Energy is expensive. That’s why it’s crucial homeowners take steps to ensure they get the most from every penny spent. If you’re looking to keep your home warm and energy efficient, particularly during winter, then you’ll want to concentrate your efforts on the areas of your property most at risk.
Almost inevitably, windows form a weakness in a building’s outer shell. Through them, heat can easily escape into the world outside, which in turn cools the property and necessitates further energy expenditure.
What is double glazing?
Double glazed windows are formed of two panes of glass, separated by a thin cavity. When the technology was first developed, this space was filled with ordinary air. Then it was realised that dehydrating the interior of the window would prevent condensation from forming during cold spells, and improve performance. At that point manufacturers began to drain the air entirely from their windows, filling the space instead with a vacuum.
Today double glazing is most often filled with an inert gas, like argon, krypton or xenon. Of these, argon is the least effective – but it’s also the least expensive – which means it’s a popular choice with many homeowners.
One of the most significant downsides of double glazing is the effect it has on the window’s appearance. The air (or lack of it) on the inside of the window will be composed differently to the air outside, and so changes in atmospheric pressure will create a difference between the inside and outside of the glass.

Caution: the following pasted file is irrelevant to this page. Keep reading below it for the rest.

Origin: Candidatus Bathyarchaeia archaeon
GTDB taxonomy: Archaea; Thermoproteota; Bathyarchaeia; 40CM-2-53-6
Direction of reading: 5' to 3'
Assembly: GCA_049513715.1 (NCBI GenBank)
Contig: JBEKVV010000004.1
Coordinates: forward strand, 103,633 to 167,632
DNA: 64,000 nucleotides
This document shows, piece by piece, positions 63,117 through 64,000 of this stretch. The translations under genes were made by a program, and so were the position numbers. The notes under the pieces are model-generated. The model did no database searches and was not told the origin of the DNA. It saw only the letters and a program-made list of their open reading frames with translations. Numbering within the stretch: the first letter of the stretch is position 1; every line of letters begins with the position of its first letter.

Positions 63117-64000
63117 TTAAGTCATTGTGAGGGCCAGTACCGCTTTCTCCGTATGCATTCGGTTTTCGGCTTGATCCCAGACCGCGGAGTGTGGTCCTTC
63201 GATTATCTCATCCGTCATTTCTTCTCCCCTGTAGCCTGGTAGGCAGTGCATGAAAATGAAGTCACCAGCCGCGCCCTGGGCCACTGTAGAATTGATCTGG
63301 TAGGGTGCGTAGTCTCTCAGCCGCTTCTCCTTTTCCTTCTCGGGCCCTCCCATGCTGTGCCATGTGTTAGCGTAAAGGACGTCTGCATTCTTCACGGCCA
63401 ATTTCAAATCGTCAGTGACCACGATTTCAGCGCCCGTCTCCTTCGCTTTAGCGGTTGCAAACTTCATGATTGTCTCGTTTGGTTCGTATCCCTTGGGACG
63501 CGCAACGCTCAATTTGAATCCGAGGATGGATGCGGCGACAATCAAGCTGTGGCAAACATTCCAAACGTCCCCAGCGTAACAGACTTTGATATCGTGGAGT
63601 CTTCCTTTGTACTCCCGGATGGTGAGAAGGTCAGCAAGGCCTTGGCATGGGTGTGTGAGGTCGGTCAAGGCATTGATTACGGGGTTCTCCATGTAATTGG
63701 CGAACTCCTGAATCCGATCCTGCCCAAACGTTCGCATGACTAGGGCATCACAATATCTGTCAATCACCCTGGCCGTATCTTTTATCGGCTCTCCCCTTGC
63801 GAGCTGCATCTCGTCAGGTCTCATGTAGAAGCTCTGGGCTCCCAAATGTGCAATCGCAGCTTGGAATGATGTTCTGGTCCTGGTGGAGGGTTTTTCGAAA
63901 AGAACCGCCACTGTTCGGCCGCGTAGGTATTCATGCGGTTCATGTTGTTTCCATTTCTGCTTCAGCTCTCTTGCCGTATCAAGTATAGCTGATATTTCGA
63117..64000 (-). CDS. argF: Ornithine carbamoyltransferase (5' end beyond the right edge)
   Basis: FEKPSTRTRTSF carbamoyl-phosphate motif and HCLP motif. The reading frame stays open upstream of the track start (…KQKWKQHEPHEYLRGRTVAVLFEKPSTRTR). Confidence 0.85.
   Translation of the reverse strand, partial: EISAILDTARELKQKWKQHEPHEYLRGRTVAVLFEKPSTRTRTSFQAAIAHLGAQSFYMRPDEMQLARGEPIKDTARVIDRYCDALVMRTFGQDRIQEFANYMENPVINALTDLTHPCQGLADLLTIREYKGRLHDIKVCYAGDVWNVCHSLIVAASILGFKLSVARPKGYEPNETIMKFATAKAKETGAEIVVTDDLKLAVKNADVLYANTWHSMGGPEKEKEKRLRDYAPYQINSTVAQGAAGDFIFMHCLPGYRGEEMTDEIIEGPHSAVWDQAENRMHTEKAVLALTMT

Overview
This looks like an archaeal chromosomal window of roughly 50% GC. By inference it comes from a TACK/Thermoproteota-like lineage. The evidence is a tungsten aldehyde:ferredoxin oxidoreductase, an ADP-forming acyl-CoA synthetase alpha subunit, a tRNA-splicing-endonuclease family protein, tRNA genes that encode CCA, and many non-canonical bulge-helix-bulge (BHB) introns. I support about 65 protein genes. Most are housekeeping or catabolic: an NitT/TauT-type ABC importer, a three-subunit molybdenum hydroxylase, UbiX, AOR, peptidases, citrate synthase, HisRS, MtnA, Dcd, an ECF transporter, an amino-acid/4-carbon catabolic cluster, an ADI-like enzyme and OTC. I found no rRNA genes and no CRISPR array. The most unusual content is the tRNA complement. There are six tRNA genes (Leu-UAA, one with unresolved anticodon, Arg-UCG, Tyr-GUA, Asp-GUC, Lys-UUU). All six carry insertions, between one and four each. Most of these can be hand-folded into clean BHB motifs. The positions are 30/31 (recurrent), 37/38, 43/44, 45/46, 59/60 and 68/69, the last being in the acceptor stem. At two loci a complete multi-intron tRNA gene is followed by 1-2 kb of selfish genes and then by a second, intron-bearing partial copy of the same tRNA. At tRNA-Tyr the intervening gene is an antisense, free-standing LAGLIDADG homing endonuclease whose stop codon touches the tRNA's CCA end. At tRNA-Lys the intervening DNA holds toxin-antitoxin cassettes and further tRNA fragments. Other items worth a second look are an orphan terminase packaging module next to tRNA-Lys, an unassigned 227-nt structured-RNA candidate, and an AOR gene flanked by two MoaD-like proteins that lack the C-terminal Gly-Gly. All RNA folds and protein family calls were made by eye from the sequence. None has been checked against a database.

Because of these pressure differences, the glass can often bow inwards or outwards. This effect is especially obvious when the sun is shining on the surface of the glass, and is part of the reason why it can be difficult to obtain the necessary planning permission to install double glazing in certain conservation areas. In such areas, homeowners must seek alternatives.
What is secondary glazing?
Secondary glazing works via a similar principle to double glazing, except instead of both panes being part of the same window, secondary panes are attached to the existing single-paned window from the inside. Because there’s no seal, there’s no pressure difference between the inside and outside of the window. What’s more, secondary glazing doesn’t require an entire window be replaced – it’ll simply slot behind the existing one.
While not as effective as double glazing, secondary glazing can be installed with minimum fuss to the rear of an existing single-glazed window, and will yield considerable improvements in thermal efficiency. They’re therefore a popular solution for owners of period property.
Secondary glazing also tends to be considerably cheaper than double glazing, so is ideal for homeowners with a limited budget.
Which should I choose – double glazing or secondary glazing?
Your decision will depend largely on the sort of property you’re looking to buy for, or your budget.
Often your choice will be dictated for you by conservation laws or your budget.
Cost of double glazing vs. secondary glazing
Fitting secondary glazing is understandably considerably cheaper than installing double glazing.
On average, secondary glazing costs £97 per window, although this will of course be impacted by the size of the window.
The cost of a double glazed window depends on the materials used and of course, the size of the window; however the average cost for a double glazed window is around £500.
Secondary glazing and the environment
Both double glazing and secondary glazing are beneficial to the environment on account of the fact they will reduce your energy use in the home.
However, replacing windows creates waste. Secondary glazing on the other hand, simply builds upon the existing window, which helps to minimise waste materials.
Installing secondary glazing
Another benefit to secondary glazing vs. double glazing is the ease of installation. You shouldn’t try to install a double glazed window yourself (unless you’re very experienced with DIY), but it’s relatively simple to install secondary glazing – meaning you can cut back on costs.